In a multi-tab application, each tab should be printed out and shown during the second interview. You will go over how you expect the application to function, and get comments and suggestions from your client. Put these ideas on the printed out screen shots with pencil or colored pen. This is the surest way to show that you actually did interect with the client. In fact, seeing two hand-writing styles is great too.

Here's a sample of what your marked up prototype should look like after your prototype interview:



6. Success Criteria for Product
- Here, in a bulleted list, you write the things that will be accomplished in order to be able to declare your program a success when it is finished.

This should be from the user's perspective. So try to stick to things that the user said during your interviews.

So the list that you end up with should be in the "client's voice", in language the user would/could use. So not "the program will use a binary search, blah, blah, blah". Rather, "the user will be able to quickly search for their favorite chocolate from the list the input."

A good approach to this would be to start each criteria for success with "The user will be able to…" or something along those lines.

Criteria for success include things such as the following:

a. What the program will do
For example save records of whatever to a file. Most of your success criteria will be these things that it does. (But don't just list simple things like what will be able to be input; rather focus on the main functionality; the things that the program will ***do***.)

For this, think of all the buttons and all the menu items that your program might likely have; each one of them should perform some specific thing, which will be its own success criteria point.

b. User friendly features
How user friendly your program is, so for example, it has drop-down menus to make its use easier, or it has a help menu, or it comes with user documentation. (It's possible that your user doesn't require a user friendly program, but usually this is a good thing to consider.)

Examples of extra usability features:

Help button - pop-up
Hover thing
Fields demonstrate how to fill them in and clear when clicked.
Example shown.
Example described right under a text field.
Help menu
Combo boxes & other GUI elements themselves
Separate website help
Separate Help window (but how to close and not close the first window.)
etc.


c. Error/exception handling
Later on, during your programming "Stage P", there will be lots of specific exception handling I will show you ,and you can do. But for now just try to think of all the basic ways your program might be mis-used, causing general errors which you can handle. For example, if a user leaves a textField empty, or types in a letter instead of a number.

d. (Optional) Program efficiency
You may want to have as a goal a certain maximum time the program takes for doing certain things, such as sorting a big database under a certain number of seconds. This may only be important if there will be sophisticated processing.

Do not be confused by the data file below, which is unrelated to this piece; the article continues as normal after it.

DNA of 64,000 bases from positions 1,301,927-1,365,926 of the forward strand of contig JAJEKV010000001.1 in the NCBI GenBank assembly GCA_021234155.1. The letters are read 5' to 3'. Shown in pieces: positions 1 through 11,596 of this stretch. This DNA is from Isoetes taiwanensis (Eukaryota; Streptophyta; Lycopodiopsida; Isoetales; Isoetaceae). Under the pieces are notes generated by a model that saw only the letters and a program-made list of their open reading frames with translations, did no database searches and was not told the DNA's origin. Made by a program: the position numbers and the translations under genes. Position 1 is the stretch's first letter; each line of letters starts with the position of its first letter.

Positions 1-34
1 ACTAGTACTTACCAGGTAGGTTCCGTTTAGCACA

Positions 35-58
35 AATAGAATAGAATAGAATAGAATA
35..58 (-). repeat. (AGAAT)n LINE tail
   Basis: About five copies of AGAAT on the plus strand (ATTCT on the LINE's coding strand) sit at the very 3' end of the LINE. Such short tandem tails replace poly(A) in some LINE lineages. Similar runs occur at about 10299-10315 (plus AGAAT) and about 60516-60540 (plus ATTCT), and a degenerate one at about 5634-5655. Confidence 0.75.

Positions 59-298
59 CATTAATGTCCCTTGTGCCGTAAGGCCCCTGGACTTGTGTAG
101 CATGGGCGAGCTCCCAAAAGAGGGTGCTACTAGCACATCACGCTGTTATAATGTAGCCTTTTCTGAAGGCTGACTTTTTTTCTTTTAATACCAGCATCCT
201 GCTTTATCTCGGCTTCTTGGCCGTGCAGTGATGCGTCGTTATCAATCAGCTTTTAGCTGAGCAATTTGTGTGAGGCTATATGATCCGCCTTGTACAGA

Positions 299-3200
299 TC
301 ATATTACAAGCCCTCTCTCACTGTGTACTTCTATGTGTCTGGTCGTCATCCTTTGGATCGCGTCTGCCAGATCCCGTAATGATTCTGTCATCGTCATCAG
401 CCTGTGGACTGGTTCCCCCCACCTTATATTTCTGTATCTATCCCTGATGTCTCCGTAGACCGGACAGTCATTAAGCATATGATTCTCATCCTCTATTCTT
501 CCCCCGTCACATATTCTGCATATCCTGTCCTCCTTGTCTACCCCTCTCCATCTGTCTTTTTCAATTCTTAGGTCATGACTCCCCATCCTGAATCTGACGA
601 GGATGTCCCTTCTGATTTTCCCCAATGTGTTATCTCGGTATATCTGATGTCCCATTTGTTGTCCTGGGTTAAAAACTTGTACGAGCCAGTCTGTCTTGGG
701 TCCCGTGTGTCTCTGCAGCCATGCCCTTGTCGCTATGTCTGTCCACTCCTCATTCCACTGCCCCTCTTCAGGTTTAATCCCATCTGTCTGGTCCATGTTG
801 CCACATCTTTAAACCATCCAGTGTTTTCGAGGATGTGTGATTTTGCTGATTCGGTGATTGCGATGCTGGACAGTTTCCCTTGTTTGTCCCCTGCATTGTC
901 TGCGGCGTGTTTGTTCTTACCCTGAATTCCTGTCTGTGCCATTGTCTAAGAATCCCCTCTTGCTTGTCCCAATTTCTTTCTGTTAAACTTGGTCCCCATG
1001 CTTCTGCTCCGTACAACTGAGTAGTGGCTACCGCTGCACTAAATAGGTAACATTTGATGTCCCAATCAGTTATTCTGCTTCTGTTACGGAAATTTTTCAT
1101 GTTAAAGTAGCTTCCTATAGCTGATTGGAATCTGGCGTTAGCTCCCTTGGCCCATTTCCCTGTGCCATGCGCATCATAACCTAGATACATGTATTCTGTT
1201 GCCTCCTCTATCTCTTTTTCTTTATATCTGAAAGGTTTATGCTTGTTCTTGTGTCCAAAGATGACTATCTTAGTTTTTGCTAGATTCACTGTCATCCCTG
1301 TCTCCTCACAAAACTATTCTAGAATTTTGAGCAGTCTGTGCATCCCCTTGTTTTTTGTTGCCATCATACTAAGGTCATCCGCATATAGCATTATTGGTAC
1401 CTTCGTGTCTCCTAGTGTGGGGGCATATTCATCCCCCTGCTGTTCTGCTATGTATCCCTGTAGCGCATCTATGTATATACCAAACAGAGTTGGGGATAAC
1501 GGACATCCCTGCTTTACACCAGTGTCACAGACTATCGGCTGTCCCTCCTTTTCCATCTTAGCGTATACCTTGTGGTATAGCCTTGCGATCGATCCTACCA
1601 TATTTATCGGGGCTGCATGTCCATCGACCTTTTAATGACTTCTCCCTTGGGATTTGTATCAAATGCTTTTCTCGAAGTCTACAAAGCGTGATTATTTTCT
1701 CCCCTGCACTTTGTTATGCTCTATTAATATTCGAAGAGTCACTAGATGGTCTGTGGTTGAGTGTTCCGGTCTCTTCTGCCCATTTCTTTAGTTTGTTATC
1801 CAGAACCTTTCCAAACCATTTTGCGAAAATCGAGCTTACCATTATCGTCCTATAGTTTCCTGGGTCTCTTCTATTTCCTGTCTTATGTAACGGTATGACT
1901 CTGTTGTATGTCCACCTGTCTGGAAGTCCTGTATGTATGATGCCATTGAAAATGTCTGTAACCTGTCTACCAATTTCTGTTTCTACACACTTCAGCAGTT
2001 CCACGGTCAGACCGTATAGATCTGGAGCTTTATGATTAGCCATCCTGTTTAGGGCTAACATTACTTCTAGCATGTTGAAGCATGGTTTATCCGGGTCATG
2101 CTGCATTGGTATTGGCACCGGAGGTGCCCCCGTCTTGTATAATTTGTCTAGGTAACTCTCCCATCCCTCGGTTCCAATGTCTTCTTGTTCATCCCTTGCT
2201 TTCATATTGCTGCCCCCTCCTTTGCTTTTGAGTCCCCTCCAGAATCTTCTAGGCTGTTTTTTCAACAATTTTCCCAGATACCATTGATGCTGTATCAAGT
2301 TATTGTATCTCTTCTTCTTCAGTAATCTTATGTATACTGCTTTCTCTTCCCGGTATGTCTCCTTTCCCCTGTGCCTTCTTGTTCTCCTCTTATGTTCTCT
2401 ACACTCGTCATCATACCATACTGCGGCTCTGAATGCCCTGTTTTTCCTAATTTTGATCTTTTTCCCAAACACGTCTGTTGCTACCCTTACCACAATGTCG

Another goal (especially if to be run on a small device, like a smart watch) is a certain maximum amount of RAM memory the program takes up, or a certain maximum amount of storage memory the program and the data file takes up.

 


7. Audio File AND Written Transcription of Interviews

For now keep track of the audio file, or your written tanscription; which ever way you recorded your interview. Later on, we'll add these files as appendicies.

And note that you NEED a transcription of the interview from the audio file, in which either all of the interview (if a reasonable length), or the main points only (if a long interview) are transcribed in text. **Note that if you only include an audio file, the IB moderators are not supposed to have to listen to it, so you will not have the top grade for Criterion A possible. It the interviews have to be either written files only, or written transcriptions, in combination with their =audio files.

 

8. Pictures only of:
- the Initial and Prototype Interviews Themselves
OR a picture of the .mp3 etc. file icon

Put ***pictures only*** of 1. the appendix of the initial interiew tanscription, or if it's an audio file, a pictuer of the .mp3 etc. icon.

If it's pictures, make them small enough that they cannot be read, but large enough that you get the idea that they are text douments. This is to (a.) be clear to the moderator that you did interviews, but (b.) not have them counted in the word count. But add the words "Pictures of Interviews; see Appendix for full text (and audio) versions. NOT COUNTED IN WORD COUNT"

 

9. Word count

Actually write "Word count: 123 words" right at the top of this Criterion A section. This includes all narrative parts; so not bulleted lists, unless those bulleted lists themselves are narrative phrases/sentences. And not including the interviews, obviously, which are only pictures here in Criterion A.

 

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1 Jane Smith, interview by author, Bangkok, November 19, 2019, transcript question # 3, Appendix 1
2 Jane Smith, interview by author, Bangkok, November 19, 2019, transcript question # 7, Appendix 1
3 Jane Smith, interview by author, Bangkok, November 23, 2019, audio recording 3:31, Appendix 2
4 Jane Smith, interview by author, Bangkok, November 23, 2019, audio recording 12:45, Appendix 2